My last post was dedicated to the Historic District located right at the cove that gives the name to the entire area.
Cute, colorful cottages, which can be rented at an affordable price, located in one of the most beautiful stretches of sand in Southern California sound like my version of paradise.
Yes, I wouldn’t mind spending an entire day sunbathing and having Ruby’s shakes while seeing dozens of brown pelicans flying over me.
Ahh, but this park has so much more to offer. In fact, you have 3.2 miles of coastline to walk, run, tide pool, surf, dive or position your umbrella.
This is my best effort to guide you thru the different beaches or coves in the park. Even though you may not be interested in these formalities, I am sure you would be interested in taking a look at the photos of this place.
Let me tell you, this may be not 100% accurate since there are no magical signs informing you about the different coves. I have made this compilation by using the map in the park’s brochure, some Google searches and organizing the photos I have taken in situ. In addition, some of these coves are not clearly defined and look more like a continuous strand of sand.
Documentation states the park is comprised of 7 separate coves. I was able to count 6 on the map and organize my photos based on that (help me if you know how the 7th cove is called).
Little Treasure Cove
This is the northern most cove in the park. The Balboa Pier and the Corona del Mar beaches are easily seen from here.
The division between Little Treasure Cove and Treasure Cove is easy to identify. Now, it is not so easy to determine the dividing line between Treasure Cove and Crystal Cove.
According to the map in the park’s brochure, these two coves are separated by Pelican Point. The problem is that this point is not so easy to identify since it is not a prominent promontory.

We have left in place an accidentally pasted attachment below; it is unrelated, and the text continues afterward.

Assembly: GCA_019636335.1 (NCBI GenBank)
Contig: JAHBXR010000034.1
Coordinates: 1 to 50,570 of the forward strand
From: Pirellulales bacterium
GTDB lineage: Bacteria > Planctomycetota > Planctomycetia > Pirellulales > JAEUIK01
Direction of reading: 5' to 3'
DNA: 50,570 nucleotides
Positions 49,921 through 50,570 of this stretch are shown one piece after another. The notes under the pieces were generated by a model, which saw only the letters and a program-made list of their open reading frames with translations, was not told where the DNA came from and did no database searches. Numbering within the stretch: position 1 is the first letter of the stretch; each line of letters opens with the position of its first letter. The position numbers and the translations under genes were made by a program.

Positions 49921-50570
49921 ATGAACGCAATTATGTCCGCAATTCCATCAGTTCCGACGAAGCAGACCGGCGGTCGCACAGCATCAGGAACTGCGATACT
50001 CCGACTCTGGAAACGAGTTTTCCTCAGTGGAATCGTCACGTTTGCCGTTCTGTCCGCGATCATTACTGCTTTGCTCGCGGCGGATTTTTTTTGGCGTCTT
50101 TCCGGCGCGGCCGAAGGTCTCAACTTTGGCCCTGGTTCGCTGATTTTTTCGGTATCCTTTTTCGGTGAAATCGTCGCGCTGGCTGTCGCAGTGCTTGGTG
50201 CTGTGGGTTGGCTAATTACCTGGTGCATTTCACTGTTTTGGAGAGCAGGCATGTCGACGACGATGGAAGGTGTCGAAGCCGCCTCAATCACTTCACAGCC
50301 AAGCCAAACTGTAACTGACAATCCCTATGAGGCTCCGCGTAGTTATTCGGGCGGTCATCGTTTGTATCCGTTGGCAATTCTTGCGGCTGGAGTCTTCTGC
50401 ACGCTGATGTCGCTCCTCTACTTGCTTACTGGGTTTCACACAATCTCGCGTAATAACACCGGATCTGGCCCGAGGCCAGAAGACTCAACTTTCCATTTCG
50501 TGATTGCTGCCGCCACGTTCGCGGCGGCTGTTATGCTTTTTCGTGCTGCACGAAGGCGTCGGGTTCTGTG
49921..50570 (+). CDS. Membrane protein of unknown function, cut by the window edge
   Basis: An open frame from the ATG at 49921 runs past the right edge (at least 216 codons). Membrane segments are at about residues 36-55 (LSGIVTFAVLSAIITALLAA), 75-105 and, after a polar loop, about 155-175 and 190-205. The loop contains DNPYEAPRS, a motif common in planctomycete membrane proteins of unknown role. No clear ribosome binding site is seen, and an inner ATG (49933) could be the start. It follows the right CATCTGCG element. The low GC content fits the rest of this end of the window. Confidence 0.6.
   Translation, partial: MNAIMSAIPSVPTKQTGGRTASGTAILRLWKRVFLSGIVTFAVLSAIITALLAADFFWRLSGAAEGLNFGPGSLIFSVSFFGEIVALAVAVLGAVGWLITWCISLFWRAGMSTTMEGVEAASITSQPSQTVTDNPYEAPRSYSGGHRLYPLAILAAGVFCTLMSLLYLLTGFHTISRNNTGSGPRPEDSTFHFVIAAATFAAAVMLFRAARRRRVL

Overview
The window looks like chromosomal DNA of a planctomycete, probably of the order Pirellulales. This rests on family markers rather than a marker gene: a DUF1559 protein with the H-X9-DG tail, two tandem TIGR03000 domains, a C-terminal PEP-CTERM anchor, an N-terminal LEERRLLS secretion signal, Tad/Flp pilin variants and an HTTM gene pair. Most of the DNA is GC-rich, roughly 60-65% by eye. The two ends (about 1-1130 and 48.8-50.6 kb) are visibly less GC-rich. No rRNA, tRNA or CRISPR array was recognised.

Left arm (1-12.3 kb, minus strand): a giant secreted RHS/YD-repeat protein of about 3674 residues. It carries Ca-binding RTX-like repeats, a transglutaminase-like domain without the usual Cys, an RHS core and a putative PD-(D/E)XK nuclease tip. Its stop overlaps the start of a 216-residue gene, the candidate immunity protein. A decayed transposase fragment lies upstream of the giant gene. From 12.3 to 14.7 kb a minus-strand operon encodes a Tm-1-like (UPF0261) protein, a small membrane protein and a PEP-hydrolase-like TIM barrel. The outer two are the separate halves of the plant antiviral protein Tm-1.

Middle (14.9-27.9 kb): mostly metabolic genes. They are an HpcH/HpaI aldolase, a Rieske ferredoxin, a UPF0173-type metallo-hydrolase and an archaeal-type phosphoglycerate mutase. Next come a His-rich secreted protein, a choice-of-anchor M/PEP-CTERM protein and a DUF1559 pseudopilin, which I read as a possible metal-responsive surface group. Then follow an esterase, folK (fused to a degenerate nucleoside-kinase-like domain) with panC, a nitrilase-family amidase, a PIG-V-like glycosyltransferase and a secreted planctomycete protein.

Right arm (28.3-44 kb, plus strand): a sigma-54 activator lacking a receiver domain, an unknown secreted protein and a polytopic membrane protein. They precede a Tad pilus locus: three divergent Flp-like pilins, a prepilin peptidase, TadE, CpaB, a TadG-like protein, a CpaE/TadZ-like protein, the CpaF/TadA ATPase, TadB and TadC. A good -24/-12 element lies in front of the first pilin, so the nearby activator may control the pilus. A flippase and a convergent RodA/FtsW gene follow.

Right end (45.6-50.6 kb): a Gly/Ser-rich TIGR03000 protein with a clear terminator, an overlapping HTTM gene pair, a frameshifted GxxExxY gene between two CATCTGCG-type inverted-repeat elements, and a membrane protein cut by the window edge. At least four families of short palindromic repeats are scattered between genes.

I noticed that at the top of the bluffs a boardwalk takes you to Pelican Point. Voila! That is the information I needed. I was able to identify the exact point in one of my photos. Look below.
So, that is why I now the next three photos are of Treasure Cove.
This is the biggest cove in the park and home of the Historic District. Numerous movies have been filmed in here. It is truly amazing to take a look at this cove from the top of the bluffs.
This cove was easier to identify since Reef Point marks its southern boundary.
This area is full of neat rock formations.
Moro Cove (or beach)
This area is known as Moro Beach even though it is a pretty well defined cove. The Lifeguard Headquarters are located here and there is a tunnel that takes you to the Moro Campground. The Moro Canyon Day Use area (from where the backcountry part of the park is accessed) is also located close.
Abalone Point is located at the end of the beach and marks the southern boundary of the park.
So, what do you think? Would you like to visit Crystal Cove State Park?